Parts of it appeared in a remedial reader in its first edition, “The Proficient Reader,” edited by Ira Epstein and Ernest Niertatka and published in 1984 by Houghton-Mifflin. I don’t think you can get a copy of that edition anymore.

News & Record staff photographer Joe Rodriguez shot the photos for the series. His wife, Mary, presented them to me in a special book for that Christmas. I still have them. They are the shots I present with the articles.

I invite you to follow the next six blogs beginning tomorrow. One blog per Part. Each of the stories appeared on the front page of the paper over six consecutive days beginning December 12, 1982.

The response was overwhelming.

L. Stewart Marsden, July 23, 2012

The Clocks Are Ticking

20 Apr

The Clocks Are Ticking
by L. Stewart Marsden

There’s a clock
that keeps stock
of the National Debt,
Seventeen trillion so far
and counting;

There’s a clock
keeping stock
of those fallen to cancer,
nearly two million this year
and mounting.

And deaths
from drunk driving?
Over 3,000’s the toll.
A significant number:
teens’n alcohol.

One ticking
the deaths from tobacco
every six seconds one gasps,
More than 40 mil smokers since this century began
have finally breathed out their last.

Every stat that exists
is measured like this
tick-tock, some more dire than others,
As the hands circumspect, ignored, I suspect
We’re too busy to see or be bothered.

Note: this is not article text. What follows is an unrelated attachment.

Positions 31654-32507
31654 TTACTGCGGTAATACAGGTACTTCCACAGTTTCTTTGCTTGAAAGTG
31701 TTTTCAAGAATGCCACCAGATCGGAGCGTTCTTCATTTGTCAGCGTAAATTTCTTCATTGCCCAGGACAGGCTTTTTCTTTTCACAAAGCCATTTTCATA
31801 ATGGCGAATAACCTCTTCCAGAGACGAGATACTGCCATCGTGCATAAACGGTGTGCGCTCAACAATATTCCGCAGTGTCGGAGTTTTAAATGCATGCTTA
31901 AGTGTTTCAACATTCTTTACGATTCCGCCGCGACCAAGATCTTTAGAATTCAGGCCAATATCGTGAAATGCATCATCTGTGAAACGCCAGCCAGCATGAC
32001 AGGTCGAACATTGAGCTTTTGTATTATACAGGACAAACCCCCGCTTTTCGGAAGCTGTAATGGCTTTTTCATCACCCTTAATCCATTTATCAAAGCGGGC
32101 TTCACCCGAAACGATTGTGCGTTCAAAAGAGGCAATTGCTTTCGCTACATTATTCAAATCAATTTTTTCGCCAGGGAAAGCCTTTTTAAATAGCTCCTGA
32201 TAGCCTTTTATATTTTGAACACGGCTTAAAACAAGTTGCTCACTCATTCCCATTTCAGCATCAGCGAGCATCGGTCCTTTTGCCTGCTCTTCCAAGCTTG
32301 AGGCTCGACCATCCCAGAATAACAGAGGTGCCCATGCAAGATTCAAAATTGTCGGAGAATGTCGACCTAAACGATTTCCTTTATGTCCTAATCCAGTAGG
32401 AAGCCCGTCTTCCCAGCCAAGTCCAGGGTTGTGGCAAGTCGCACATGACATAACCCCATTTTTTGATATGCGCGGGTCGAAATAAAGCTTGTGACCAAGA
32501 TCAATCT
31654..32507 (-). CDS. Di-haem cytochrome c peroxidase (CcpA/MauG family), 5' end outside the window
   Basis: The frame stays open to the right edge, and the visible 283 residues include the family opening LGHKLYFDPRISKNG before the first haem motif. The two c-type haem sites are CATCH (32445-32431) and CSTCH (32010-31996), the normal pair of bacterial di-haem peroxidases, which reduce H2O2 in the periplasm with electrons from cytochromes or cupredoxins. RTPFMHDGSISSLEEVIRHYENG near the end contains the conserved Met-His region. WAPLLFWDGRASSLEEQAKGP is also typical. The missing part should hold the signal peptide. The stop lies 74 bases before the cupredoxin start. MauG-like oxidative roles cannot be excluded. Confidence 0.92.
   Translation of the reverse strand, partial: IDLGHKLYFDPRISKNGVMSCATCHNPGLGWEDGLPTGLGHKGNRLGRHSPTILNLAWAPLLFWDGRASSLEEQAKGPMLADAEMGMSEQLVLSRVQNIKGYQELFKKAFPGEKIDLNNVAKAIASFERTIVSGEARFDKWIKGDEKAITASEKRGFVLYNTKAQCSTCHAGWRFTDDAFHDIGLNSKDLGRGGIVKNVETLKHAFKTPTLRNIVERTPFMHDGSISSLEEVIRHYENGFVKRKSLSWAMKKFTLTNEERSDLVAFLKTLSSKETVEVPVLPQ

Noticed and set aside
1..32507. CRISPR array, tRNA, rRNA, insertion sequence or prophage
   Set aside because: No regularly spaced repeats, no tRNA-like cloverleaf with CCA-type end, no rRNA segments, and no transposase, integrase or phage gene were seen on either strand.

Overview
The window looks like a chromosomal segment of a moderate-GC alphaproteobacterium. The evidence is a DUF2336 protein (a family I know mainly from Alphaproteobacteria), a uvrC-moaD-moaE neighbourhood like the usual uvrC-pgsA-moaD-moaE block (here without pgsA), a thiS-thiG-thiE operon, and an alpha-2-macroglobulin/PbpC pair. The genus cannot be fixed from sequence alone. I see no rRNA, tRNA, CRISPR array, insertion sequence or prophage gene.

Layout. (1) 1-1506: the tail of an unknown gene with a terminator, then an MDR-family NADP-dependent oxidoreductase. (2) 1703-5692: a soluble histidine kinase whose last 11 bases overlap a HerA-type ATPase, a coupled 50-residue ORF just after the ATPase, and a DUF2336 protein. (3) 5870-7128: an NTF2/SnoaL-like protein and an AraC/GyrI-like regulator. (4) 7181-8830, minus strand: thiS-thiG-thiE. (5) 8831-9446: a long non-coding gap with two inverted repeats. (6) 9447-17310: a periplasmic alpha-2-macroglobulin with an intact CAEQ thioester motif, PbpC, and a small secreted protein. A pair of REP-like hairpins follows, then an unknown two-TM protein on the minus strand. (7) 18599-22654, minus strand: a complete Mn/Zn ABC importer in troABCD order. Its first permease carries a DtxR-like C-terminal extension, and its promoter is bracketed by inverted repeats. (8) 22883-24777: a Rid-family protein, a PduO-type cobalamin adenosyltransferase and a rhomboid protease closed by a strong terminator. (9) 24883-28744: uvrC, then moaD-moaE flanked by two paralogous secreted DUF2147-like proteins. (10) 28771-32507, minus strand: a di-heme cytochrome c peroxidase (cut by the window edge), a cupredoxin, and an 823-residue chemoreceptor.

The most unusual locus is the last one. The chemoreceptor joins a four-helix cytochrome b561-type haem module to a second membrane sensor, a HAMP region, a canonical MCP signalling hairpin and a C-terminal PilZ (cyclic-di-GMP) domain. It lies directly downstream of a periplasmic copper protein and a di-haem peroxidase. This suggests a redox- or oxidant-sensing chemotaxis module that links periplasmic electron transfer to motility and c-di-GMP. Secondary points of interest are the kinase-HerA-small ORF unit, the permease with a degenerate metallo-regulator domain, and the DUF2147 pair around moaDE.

But there’s a clock
that is keeping stock
of the loss of a national treasure
and the total sums there really do scare
me and others well beyond measure.

I believe that one day
we’ll be called to repay,
in the presence of all those dear children
whose lives were forfeited when the crimes were committed
and those babies we let slip away.

This is not a politically correct poem and I’m not trying to point fingers. Since 1980, worldwide, more than 1.25 billion abortions have been performed. Didja get that? One point two-five BILLION! It is a staggering statistic! More than a billion lives lost, not to war, not to disease nor starvation, not to catastrophic natural events such as tornadoes, earthquakes or hurricanes. Not to accidental death. The rate, worldwide, is more than one abortion per second. However many seconds it takes you to read this poem and footnote, that’s how many abortions have been performed PLUS about half again more!

The majority of these abortions are due to unwanted pregnancies. There is a simple solution to drastically reduce these numbers: birth control. Birth control may fly in the face of many religions, but, really, what WOULD Jesus do? Then there’s the guy who says “But I want to feel it, Baby!” Then, when baby begins, the guy is content to say, “Well, I didn’t think it would happen.” The operative words here are, “didn’t think.”

But, he will be glad to drop you off at some clinic so he won’t have to “father up.” I can identify. My brain was in my penis for quite some time. When people ask me “How many kids do you have?” I have to answer honestly, “Five that I know of.”

Don’t laugh. This truth is not funny. Bill Cosby does not have a routine about abortion to my knowledge. The popular TV show, “Two and a half  Men” should not be the standard men — or women — aim for.

It’s not a pretty reality. But I’d like you, regardless on your stand on abortion or women’s rights or the sanctity of life, to click here and visit the clock I’ve referenced in the poem above. Take a look at the various data and think about them. That’s all I ask. Just think.